HOME STRETCH: Vigorous team events were among the highlights at the festival.
Given the time of year, among other factors, one shouldn't be surprised that Jamaicans are ostensibly giving greater consideration to their overall physical fitness and well-being. The local parks are catering to an increasing number of morning and evening joggers; the regular 10Ks draw mammoth crowds; the services of gym instructors and fitness experts like Juliet Cuthbert are in high demand; and who isn't drawing inspiration from the high-schoolers who have kicked off the athletics season with jaw-dropping performances at meets from Kingston to Montego Bay?
So one can't help but wonder: Are Jamaicans becoming fitter? In an interview with TALLAWAH, Dr. Ijah Williams, co-founder of the much-welcome Joie De Vie Wellness Festival, which had a successful inaugural staging at St. Catherine's Fort Clarence Beach on the weekend (under the theme "Healthier Choices Now"), insists that while there are encouraging signs of a healthy-lifestyle renaissance moving across the island, we still have further to go.
"Jamaicans are becoming fitter. The culture of 5Ks and 10Ks is growing. People are jogging more," Williams says, "but we are a far way off from being a fit nation. If you look at our public figures [statistics], you'll see that we have work to do."
Everywhere you turn, from magazines to newspapers to talk shows to even the stock market, you keep hearing the constant refrain: Get in shape! -- a call-to-action mantra that reflects the urgency of the rapidly evolving times in which we now live. "Fitness is an extremely critical part of wellness," explains Williams. "Physical fitness is one of the fundamental components, and certainly the fitter you are, the lower your risk of heart disease, cancers, all major diseases."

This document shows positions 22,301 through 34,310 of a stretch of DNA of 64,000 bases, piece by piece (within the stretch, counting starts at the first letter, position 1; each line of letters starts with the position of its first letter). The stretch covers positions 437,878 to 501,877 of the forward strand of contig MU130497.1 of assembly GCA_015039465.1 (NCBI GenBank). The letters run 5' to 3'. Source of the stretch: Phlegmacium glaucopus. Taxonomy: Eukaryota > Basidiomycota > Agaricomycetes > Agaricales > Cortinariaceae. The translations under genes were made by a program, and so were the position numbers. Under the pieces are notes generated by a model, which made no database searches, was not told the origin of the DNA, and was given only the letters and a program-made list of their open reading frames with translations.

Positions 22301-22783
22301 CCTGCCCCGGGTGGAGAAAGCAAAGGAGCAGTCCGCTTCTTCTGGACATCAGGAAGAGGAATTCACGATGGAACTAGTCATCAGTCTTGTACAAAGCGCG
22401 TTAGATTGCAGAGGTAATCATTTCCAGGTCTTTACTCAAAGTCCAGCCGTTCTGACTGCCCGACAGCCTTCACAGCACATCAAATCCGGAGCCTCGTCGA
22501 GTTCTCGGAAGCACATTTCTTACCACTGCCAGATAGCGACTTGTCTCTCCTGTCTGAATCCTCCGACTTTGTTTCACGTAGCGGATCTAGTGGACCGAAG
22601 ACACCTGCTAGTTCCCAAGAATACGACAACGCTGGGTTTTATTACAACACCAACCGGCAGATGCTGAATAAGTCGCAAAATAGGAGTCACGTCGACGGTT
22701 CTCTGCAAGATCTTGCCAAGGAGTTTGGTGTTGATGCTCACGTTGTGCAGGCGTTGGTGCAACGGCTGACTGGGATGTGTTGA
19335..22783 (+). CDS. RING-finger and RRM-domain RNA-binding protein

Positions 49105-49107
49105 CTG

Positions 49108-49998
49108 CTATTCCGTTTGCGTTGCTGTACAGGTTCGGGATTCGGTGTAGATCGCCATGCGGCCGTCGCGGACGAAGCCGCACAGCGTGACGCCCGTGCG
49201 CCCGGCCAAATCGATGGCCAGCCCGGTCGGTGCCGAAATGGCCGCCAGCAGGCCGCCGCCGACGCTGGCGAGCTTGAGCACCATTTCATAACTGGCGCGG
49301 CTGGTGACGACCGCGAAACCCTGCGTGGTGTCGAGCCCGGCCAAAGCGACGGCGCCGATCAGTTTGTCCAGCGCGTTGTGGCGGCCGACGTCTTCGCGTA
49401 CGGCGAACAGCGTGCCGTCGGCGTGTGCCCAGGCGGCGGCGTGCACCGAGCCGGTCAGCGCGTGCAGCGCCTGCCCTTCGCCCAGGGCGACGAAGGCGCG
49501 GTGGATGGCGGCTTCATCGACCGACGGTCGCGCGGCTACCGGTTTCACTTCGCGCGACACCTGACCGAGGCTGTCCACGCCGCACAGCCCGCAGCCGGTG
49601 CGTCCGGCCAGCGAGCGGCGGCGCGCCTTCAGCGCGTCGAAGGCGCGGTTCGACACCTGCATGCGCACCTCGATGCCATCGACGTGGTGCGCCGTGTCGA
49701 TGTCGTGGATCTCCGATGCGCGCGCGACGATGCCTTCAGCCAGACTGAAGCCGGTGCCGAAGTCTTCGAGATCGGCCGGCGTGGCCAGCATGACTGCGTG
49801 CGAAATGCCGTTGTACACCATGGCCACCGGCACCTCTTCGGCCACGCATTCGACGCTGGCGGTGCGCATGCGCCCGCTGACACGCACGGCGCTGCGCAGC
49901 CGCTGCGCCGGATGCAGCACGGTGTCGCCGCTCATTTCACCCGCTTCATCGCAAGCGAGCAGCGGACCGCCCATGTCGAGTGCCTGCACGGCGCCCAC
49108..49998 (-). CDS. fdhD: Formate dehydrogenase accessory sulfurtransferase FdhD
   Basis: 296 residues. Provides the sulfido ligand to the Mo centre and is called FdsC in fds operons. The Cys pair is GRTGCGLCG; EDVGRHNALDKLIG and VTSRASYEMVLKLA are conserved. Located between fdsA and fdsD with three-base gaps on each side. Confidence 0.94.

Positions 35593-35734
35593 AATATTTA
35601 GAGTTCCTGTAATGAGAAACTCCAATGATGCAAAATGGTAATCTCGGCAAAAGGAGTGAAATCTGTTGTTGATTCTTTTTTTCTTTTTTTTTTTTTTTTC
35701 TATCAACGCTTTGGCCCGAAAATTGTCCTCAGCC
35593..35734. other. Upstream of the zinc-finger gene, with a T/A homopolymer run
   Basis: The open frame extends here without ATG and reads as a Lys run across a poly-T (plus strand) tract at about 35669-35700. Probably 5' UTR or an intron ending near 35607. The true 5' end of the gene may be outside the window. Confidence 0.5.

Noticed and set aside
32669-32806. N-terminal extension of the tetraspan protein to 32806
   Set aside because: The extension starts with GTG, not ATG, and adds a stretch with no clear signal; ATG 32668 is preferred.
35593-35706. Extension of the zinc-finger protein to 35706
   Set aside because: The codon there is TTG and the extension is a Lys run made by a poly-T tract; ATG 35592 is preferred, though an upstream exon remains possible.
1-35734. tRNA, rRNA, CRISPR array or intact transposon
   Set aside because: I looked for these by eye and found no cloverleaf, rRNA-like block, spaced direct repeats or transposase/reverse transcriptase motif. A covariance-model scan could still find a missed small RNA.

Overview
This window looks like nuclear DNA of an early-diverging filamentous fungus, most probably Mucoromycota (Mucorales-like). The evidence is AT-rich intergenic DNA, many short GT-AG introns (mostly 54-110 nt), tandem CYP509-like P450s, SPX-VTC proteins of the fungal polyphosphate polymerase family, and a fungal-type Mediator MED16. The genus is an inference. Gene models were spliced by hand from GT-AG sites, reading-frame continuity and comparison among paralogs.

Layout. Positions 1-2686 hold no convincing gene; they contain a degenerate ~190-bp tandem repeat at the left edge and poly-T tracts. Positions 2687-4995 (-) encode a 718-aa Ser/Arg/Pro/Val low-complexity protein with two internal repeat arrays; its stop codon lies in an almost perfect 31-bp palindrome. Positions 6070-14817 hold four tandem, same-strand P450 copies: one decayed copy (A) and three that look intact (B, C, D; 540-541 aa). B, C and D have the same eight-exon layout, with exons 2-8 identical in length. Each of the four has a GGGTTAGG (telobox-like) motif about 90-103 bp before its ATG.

To that end, the Joie De Vie Festival (two days of high-energy aerobics sessions, sports on the beach, swim challenge, a 10K run, etc.) has made it part of its mission to provide the kind of essential and enjoyable services that will help Jamaicans move to a higher level of healthy living. "While wellness is very broad and can be quite complex for the average person, when you look at it, you have to do it on an individual basis to try to meet specific needs," Williams says. "Take, for example, occupational wellness; helping persons match their personalities to their career choices, so they'll have more enjoyable careers and a more enjoyable work experience."